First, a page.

Its wanky to call it a capsule wardrobe. Its not wanky to generally buy clothes that go together.

pluCaChange Mon 18-Aug-14 08:57:08

Boys' clothes comprise a capsule wardrobe anyway, in quantity and quality (co-ordinating colours).

Girls' clothes, on the other hand, are a nightmare to co-ordinate, because there are so bloody many of them, and such varying colours, so a "capsule" approach is a great idea! We have the same problem of clashing or unsuitable colours in gifts, and I have o admit I get rid of them, too. I reckon charity shops will get more for "BNWT" clothes so I don't even de-label or wash them.

BBQSteak Mon 18-Aug-14 09:22:43

Yes I find ds clothes just tend to naturally go together

For example he has navy velco shoes

Which go with jeans shorts and trousers
All his things basically where as dd
Its a minefield of clashing

VeryLittleGravitasIndeed Mon 18-Aug-14 09:39:01

I have solved the DD/DS problem (ie boys clothes tend to be more practical and in less vibrant colours therefore go together) by buying DD mostly boys clothes...

She's too young to object and it amuses me when people on the street automatically assume she's a boy as she's not wearing pink (half the time it happens when she's in red or green or similar, because clearly little girls must only wear pink, boy get all the other colours).

MumBoots Mon 18-Aug-14 11:16:22

I do this for my DD.

This summer, I bought her 6 teeshirts, 2 shorts, 2 dresses, 2 skirts and 2 light hoodies from H&M's basic range in navy/pink/lilac. Last winter I did the same at Next - bought her everything in red, navy, white. Just makes life easier.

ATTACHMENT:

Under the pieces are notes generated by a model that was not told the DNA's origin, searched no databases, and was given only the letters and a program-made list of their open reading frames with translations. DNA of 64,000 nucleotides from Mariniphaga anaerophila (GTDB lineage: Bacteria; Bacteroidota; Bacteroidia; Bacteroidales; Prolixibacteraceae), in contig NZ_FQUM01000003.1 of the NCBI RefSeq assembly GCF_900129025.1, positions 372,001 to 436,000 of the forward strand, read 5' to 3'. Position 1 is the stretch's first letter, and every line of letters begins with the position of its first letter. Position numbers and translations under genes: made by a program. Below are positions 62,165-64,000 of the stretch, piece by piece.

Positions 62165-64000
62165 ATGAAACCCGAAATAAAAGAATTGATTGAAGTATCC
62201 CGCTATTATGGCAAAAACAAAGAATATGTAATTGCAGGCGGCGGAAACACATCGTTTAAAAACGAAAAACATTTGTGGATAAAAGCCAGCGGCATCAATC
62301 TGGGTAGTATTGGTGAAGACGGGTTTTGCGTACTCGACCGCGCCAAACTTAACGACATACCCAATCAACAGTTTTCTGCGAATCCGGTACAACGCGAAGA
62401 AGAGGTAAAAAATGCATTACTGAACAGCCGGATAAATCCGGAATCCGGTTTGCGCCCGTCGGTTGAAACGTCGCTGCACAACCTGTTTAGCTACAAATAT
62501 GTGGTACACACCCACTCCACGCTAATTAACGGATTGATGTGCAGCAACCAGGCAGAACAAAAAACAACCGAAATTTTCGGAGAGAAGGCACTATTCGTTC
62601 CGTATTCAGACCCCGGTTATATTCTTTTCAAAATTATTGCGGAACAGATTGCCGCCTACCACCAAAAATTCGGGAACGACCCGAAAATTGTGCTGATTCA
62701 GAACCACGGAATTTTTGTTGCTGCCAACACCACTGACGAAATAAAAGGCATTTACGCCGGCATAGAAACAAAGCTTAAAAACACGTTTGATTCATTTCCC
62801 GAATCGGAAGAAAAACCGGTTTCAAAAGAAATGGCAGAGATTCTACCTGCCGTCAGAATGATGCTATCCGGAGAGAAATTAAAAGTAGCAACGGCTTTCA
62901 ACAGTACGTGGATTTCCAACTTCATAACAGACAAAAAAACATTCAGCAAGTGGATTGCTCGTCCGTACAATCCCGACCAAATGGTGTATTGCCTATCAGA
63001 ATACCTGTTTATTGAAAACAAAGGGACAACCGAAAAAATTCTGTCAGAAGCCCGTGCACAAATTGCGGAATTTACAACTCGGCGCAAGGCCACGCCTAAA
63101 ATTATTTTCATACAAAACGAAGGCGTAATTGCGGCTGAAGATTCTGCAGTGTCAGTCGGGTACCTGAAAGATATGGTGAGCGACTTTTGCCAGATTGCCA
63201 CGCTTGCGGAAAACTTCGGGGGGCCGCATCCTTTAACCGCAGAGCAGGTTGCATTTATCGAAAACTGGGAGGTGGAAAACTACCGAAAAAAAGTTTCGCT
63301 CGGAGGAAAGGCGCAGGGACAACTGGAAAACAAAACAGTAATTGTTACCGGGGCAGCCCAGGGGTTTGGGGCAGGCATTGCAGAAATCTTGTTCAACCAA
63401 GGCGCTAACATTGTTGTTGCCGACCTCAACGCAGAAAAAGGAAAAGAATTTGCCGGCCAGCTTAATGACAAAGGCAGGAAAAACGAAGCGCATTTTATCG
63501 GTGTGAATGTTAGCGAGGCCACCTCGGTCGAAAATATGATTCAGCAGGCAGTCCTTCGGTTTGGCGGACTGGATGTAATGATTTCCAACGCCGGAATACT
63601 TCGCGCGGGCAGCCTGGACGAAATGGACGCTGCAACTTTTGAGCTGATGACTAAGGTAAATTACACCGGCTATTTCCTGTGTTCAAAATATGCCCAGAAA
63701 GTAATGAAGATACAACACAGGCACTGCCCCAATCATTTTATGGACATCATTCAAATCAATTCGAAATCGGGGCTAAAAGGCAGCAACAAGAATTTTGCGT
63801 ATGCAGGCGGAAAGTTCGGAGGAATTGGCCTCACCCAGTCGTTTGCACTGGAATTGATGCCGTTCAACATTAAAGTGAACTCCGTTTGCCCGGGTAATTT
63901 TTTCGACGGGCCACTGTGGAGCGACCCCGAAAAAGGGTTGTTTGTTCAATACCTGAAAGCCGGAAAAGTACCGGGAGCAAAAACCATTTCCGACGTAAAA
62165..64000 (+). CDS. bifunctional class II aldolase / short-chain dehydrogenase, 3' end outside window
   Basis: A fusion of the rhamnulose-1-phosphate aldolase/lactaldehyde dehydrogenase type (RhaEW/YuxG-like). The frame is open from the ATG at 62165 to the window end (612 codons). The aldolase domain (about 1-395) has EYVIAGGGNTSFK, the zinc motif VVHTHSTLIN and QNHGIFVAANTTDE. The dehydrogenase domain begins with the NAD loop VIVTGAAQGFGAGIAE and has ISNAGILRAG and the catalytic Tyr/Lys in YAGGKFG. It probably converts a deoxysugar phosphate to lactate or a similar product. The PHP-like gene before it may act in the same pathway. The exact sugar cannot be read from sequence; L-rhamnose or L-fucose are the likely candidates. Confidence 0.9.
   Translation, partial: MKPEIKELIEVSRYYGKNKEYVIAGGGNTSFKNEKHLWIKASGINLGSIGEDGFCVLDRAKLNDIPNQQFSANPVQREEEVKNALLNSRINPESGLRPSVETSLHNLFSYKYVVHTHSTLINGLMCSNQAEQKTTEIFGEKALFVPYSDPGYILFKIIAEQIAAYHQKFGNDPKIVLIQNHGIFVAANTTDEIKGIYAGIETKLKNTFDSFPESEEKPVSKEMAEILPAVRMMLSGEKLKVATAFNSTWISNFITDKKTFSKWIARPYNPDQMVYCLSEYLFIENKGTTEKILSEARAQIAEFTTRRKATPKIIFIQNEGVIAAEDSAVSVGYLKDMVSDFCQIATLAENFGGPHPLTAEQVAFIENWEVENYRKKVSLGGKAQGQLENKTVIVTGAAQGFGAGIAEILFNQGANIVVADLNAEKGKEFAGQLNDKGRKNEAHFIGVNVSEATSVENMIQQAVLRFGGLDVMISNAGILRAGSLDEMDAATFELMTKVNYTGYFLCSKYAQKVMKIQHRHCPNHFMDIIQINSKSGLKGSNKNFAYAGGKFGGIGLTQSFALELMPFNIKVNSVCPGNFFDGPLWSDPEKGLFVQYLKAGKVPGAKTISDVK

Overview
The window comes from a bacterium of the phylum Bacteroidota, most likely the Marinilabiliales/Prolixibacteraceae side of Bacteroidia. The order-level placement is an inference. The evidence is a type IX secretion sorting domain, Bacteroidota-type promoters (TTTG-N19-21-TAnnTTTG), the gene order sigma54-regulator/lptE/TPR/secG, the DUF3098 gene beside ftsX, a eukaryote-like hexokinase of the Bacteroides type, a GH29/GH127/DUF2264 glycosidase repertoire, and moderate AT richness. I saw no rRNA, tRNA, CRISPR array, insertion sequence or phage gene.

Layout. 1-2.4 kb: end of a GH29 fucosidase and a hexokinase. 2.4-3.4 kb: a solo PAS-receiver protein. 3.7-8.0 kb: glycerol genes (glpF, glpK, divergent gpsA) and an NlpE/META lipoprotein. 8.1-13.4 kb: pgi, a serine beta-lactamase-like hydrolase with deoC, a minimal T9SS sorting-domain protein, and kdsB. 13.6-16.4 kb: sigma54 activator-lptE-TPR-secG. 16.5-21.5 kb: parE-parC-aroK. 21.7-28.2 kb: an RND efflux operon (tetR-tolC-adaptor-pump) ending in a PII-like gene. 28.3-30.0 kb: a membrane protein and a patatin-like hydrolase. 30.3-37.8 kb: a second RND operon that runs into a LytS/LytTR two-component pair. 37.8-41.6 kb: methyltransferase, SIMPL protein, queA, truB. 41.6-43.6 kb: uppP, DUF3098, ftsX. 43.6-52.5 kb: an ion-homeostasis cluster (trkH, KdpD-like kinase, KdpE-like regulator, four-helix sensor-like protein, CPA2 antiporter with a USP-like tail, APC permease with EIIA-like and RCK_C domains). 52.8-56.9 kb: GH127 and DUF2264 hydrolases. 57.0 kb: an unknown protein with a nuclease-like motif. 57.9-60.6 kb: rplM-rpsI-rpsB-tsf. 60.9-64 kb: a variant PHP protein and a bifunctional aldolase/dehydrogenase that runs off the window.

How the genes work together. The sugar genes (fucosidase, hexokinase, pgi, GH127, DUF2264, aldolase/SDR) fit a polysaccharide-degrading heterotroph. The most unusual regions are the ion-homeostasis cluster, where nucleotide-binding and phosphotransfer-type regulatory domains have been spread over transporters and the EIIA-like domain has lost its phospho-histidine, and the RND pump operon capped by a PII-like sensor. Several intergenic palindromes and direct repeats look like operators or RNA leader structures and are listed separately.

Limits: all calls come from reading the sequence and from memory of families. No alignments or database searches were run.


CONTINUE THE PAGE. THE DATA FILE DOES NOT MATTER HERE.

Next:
DrinkBelliniFallDown Mon 18-Aug-14 15:56:50

Dd has outgrown everything, so have just ordered her a capsule wardrobe for autumn/winter. Sounds soooo wanky, but actually makes sense to get fewer items but make sure they all go with each other.

QueenCardigan Mon 18-Aug-14 16:44:52

I'm laughing as there's no way my dd (8) would allow a capsule wardrobe. As far as she's concerned the more clashing colours and prints the better. She'd hate to be just stick to a pallete of colours. That said when she was younger I did buy just neutral bottoms (denim, navy, beige, khaki etc) so that they would go with all her tops but no chance now.

SomeSunnySunday Mon 18-Aug-14 17:14:49

I guess I do this too, but unconsciously. So, e.g., my DSs get the navy / blue version of their basics (coats, fleeces, joggers, trousers etc), and all of their other clothes / shoes (i.e. T-shirts, trainers, sandals, jumpers) will "go" with blue / navy (although they are often bright colours themselves). I would never, e.g., buy brown clothes for them as they wouldn't go with anything else in their wardrobes. They don't have all that many clothes, but as pretty much everything can be mixed and matched that's fine.

DrinkBelliniFallDown Mon 18-Aug-14 17:19:34

queen cardigan Dd is only 3, so I still get to choose <evil cackle>

SugarMiceInTheRain Mon 18-Aug-14 17:20:36

Haha, I wish I could do this, but my children mostly live in hand-me-downs and the odd t-shirt my mum buys them, which will probably be themed eg Angry Birds or Minecraft because that's what they like. They have a few smarter things but no 'outfits' - they put on whatever they fancy, and occasionally I ask them to change into something smarter/ more weather appropriate/ better suited to the activity we are doing that day. Generally though they just wear whatever they feel like. The battle over clothes is one I haven't the energy to fight. They are 8 and 6. The baby on the other hand, generally looks great as she has so many gorgeous clothes and I can pick what she wears! grin

chanie44 Mon 18-Aug-14 17:22:20

I don't do a capsule wardrobe as such, but I do try and stick to neutral colours for ds trousers (jeans, grey, beige) and let him wear colourful tops.

LEMmingaround Mon 18-Aug-14 17:39:56

Wtaf is a capsule wardrobe?